medical words

10 medical words you thought you knew

For many, thoughts of October immediately wend to visions of changing leaves, warm sweet beverages, and costumed children plying neighbors for candy. But October can make a further claim on our interest: it’s also known as Health Literacy Month. As anyone who has taken an anatomy class or tried to read a prescription may attest, […]

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Of Cabbages and Kings: five ways to talk about translation

Translation has been a crucial part of Anglophone culture from its very beginnings. The earliest English writers knew that the state of learning in England, with knowledge of Latin far from universal, meant a need for translations. Everything necessary for a rounded education was written in Latin, and so King Alfred the Great introduced a […]

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The winner bakes it all: the language of the Great British Bake Off

In 2010, when I started watching a BBC2 programme about baking sponge cakes, I assumed it would be one of the many things which marked me out as a social pariah, along with talking to cats and preferring books to people. Yet this evening the fourth series of the Great British Bake Off is coming […]

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Russian alphabet

‘You speak Russian?!’

If you want to impress your friends, family, colleagues, and almost every English speaker you’ll ever meet, learn Russian. Russian – so I’m told – is hard. It is the language of spies, code-breakers, and Communists, and the preserve of Oxbridge intellectuals. Winston Churchill famously called Russia ‘a riddle wrapped in a mystery inside an […]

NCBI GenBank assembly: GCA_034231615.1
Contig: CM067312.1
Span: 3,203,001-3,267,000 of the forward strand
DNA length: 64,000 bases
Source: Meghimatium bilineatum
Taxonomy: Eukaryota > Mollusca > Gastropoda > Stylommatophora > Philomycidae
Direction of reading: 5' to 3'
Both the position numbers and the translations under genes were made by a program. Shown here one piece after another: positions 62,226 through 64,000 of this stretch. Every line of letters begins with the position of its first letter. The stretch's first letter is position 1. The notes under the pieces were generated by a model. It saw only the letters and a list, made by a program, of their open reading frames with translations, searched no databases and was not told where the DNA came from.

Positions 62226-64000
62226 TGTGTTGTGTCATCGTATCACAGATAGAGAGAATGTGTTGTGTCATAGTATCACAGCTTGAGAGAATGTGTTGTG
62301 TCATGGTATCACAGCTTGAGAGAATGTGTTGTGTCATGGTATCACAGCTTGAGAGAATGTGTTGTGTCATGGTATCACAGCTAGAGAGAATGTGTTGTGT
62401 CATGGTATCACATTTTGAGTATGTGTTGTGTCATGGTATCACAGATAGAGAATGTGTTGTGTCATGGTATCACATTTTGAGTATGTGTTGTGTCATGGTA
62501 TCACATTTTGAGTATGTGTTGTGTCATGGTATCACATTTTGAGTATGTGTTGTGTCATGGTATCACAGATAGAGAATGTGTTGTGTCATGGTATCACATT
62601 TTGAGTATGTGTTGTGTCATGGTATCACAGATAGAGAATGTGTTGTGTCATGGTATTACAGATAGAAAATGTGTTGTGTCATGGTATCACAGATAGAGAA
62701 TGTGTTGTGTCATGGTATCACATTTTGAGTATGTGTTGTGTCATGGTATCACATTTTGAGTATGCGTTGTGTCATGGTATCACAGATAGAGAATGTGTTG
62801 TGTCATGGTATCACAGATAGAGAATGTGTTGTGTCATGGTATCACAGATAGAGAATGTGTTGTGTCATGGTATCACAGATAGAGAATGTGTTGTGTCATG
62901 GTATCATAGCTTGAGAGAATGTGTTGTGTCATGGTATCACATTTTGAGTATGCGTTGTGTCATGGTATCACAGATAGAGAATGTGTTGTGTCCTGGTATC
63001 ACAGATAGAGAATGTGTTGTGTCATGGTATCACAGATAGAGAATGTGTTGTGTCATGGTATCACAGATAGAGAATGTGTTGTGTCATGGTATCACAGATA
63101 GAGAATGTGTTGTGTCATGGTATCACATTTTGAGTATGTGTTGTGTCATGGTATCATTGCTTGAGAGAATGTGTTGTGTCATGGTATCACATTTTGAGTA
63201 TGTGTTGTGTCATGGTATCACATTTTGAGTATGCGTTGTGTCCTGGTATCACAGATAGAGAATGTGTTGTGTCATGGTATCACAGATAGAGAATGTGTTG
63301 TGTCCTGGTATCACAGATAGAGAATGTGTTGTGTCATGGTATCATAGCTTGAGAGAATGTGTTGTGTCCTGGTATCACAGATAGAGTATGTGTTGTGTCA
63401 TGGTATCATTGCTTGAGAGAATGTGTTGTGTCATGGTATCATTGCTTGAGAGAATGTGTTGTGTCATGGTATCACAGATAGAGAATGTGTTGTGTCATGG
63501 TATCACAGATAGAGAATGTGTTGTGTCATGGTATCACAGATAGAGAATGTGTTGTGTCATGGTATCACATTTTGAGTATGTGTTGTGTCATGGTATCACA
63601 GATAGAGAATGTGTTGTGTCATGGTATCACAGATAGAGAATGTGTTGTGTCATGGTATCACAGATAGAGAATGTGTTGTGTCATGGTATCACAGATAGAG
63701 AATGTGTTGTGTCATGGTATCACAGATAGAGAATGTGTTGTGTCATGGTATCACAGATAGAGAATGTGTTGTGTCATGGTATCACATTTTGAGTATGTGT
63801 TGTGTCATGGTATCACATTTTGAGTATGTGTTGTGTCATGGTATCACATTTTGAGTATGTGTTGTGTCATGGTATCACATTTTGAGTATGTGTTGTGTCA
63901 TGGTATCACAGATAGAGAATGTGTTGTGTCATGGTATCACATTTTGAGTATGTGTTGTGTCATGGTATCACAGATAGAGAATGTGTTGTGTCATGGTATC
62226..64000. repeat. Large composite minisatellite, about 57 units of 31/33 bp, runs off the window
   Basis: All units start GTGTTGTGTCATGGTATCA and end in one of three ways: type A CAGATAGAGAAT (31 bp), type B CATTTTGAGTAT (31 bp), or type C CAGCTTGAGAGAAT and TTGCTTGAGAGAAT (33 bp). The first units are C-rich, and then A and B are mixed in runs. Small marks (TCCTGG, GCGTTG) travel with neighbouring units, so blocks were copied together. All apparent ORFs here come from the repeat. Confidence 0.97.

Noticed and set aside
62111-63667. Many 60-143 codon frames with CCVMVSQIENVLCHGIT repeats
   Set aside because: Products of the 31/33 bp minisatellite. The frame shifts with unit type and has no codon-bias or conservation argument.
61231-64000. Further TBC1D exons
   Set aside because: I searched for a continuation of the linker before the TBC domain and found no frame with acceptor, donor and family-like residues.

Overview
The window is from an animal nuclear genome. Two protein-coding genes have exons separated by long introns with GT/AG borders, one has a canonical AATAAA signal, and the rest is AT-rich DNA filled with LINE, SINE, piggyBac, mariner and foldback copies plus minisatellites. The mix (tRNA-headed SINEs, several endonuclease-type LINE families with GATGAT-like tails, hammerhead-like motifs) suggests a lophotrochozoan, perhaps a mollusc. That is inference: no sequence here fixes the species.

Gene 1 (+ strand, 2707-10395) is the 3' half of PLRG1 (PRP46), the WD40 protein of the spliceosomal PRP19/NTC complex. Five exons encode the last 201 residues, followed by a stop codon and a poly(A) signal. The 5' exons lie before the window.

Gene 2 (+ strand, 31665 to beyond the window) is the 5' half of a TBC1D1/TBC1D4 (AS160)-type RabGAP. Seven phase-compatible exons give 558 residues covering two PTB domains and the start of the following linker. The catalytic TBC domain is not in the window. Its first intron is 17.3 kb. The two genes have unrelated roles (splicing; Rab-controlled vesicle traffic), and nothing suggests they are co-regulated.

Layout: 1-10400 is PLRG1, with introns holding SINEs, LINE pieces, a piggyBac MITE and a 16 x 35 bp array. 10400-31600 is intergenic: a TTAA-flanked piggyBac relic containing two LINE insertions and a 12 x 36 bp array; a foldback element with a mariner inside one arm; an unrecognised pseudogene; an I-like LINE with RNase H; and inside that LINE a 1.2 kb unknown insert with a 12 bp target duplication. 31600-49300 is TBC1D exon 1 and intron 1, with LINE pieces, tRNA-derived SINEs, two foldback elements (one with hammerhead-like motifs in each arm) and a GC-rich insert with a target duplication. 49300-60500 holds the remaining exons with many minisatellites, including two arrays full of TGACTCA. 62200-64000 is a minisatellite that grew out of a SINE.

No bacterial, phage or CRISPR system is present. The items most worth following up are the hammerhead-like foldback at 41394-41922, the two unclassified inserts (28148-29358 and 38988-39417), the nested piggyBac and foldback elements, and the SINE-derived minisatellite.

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A slice of apple’s linguistic history


October is National Apple Month. To celebrate, we’ve got an extract from The Diner’s Dictionary looking at the linguistic life of this humble fruit. The apple was probably the earliest of all fruits to be cultivated by human beings. Its wild ancestor was a sharp, mouth-puckering little thing, like today’s crab apple, and this abel-, […]

The language of Prohibition-era gangsters: knowing your goons from your gumshoes

model t

Although this blog has already covered a number of the interesting words and phrases associated with the speakeasies of 1920’s and early 1930’s America, the period still has a number of gems. As today marks the anniversary of the conviction of notorious Chicago-based gangster Al ‘Scarface’ Capone, what better reason to revisit some of the […]

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From Boris Johnson to Oscar Wilde: who is the wittiest of them all?

Dictionary of Humorous Quotations

Today marks the publication of the fifth edition of the Oxford Dictionary of Humorous Quotations, now under the editorship of broadcaster and former MP Gyles Brandreth. But who is the wittiest of them all? To celebrate this new edition of the Dictionary, Brandreth here reveals the people most quoted in its pages, and also highlights […]

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Book quiz: can you recognize these classic last lines?

Our previous book quiz, which tested your knowledge of first lines in novels, yielded some very high scores. But how well do you know last lines? Though a book’s opening lines may determine whether or not you take the book home at all, it’s as likely to be the last lines that stick in your […]

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